I agree that part of this is your overlong hours/commute, not the early start time itself. Can you negotiate work from home days once a week or something, to help buy some of that time back? Maybe not until you've been there longer, but it might be something to work toward. Can you use your commute time effectively if you're not driving, to do something like leisure reading / paying bills / writing or at least taking notes for writing / catching up with friends by email, so that you can buy some time back that way? Can you re-think your exercise routine to something you can do at home so you can skip the gym? Shift some of your shopping online vs. in-person?

You might also get some mileage just from shifting up what order you do things in. My preferred state of events would be to come home and relax for a good long while before getting up and doing chores and such, but I'm well aware that my energy's gonna go downhill fast around 8. So I'm better off force-marching myself through some chores early in the evening, and saving the bulk of my reading / tweeting / TV-watching / hobby time until later in the evening when I'm winding down toward bedtime.
posted by Stacey at 7:46 AM on February 9, 2017 [3 favorites]

Rock Steady nailed it - four 10-hour days. Maybe even more than that. I once worked 3 13-hour days, giving me a four-day weekend every week. The first day is usually a lazy day where you rest and recover, then you have your free day to do whatever, then your normal weekend.
posted by kevinbelt at 7:48 AM on February 9, 2017

This option isn't without side effects, but have you tried caffeinating in the afternoon? Putting some caffeine or other stimulant (specifically, my ADHD meds) in my system around 3 pm has done wonders for my after-work productivity. Caffeine is tricky, but the meds wear off after five hours or so, so I can still wind down for sleep at the appropriate time.
posted by witchen at 7:51 AM on February 9, 2017 [1 favorite]

Best answer: One other thing to suggest. Is it possible to do some of the things you'd like to do after work in or near your office? Like, stay at your desk after you clock out to write (I've done this occasionally), or meet up with friends near your office. Get that stuff done before your long commute saps your energy.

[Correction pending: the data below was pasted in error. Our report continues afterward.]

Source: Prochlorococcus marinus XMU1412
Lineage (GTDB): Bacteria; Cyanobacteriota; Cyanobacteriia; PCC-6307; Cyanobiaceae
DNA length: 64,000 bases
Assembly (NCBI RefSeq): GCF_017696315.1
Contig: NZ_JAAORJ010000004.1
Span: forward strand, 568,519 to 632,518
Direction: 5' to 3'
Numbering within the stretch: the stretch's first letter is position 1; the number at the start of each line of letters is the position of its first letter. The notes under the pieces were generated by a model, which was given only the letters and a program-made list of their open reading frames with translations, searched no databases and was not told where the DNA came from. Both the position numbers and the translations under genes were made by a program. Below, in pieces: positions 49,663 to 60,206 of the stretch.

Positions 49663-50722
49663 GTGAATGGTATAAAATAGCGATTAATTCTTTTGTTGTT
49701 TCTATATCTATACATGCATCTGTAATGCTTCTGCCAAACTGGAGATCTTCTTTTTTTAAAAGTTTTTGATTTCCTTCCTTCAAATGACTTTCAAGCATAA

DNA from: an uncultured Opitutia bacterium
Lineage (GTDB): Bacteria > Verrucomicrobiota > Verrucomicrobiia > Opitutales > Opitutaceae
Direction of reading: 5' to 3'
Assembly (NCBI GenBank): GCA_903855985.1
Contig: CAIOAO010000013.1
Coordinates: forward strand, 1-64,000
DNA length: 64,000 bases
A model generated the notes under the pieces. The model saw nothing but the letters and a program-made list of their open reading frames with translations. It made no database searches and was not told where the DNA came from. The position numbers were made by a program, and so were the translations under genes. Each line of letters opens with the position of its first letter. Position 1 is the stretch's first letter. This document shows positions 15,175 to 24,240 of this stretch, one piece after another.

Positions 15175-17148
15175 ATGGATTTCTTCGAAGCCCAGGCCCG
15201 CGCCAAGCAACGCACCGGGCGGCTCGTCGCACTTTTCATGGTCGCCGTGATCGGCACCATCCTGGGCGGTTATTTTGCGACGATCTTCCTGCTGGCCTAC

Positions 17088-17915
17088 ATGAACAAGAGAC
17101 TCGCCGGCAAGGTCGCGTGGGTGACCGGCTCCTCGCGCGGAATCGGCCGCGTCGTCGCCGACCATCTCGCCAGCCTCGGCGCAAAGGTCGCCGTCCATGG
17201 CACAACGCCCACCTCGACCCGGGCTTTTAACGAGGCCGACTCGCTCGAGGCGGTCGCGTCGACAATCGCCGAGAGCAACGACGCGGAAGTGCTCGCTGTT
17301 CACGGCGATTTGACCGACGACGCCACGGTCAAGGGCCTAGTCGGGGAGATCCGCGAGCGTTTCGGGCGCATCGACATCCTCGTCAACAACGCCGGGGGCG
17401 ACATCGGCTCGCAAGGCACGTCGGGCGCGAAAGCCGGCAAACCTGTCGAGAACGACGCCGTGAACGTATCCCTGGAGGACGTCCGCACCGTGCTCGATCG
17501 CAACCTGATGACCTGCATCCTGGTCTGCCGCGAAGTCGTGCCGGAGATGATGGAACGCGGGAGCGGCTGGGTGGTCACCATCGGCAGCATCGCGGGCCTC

posted by kevinbelt at 7:56 AM on February 9, 2017 [5 favorites]

You can also try making your rest more intensely restful. Don't "wind down" with TV; train yourself to fall asleep instantly (somehow, I don't know how). Also, when you have a moment in your car, use that to relax, and if you have a spare 15 minutes at home between activities, use that to nap.

I'm not sure how effective this can be, but I have had good results from brief naps and it's worth trying.
posted by amtho at 8:08 AM on February 9, 2017

When I had an hour-long commute, I did a lot of voice dictation (for writing and writing ideas) in the car. Also I wrote on my lunch breaks and did workout stuff after getting home. While I did try the caffeine-in-the-afternoon routine for a while, I found that it worked best for me to completely switch around my schedule. So I would get up at 3 am, work on whatever, get ready and leave for work at 7ish, work 8-5, get home at 6ish, eat/workout/hangout with husband, go to sleep at 8. If I wanted to hang out with friends or go to a night event, I'd go, sleep in till 5-6 am instead of getting up at 3, and then go ahead with my day as scheduled above.

I recognize this probably wouldn't be ideal for everyone, and I don't know how long it would've worked for me in the long run. If you can't push your extra time to the morning, then I would suggest the caffeine route.
posted by pepper bird at 8:52 AM on February 9, 2017

Best answer: Many of my coworkers with long commutes have found that switching their schedule to begin and end on the half hour instead of the hour has substantially shortened their commute time. Everyone in the city is trying to get to the city center at exactly 8 or exactly 9, not so much at 7:30 or 8:30. Same for the drive home in the evening.
posted by tofu_crouton at 10:09 AM on February 9, 2017 [4 favorites]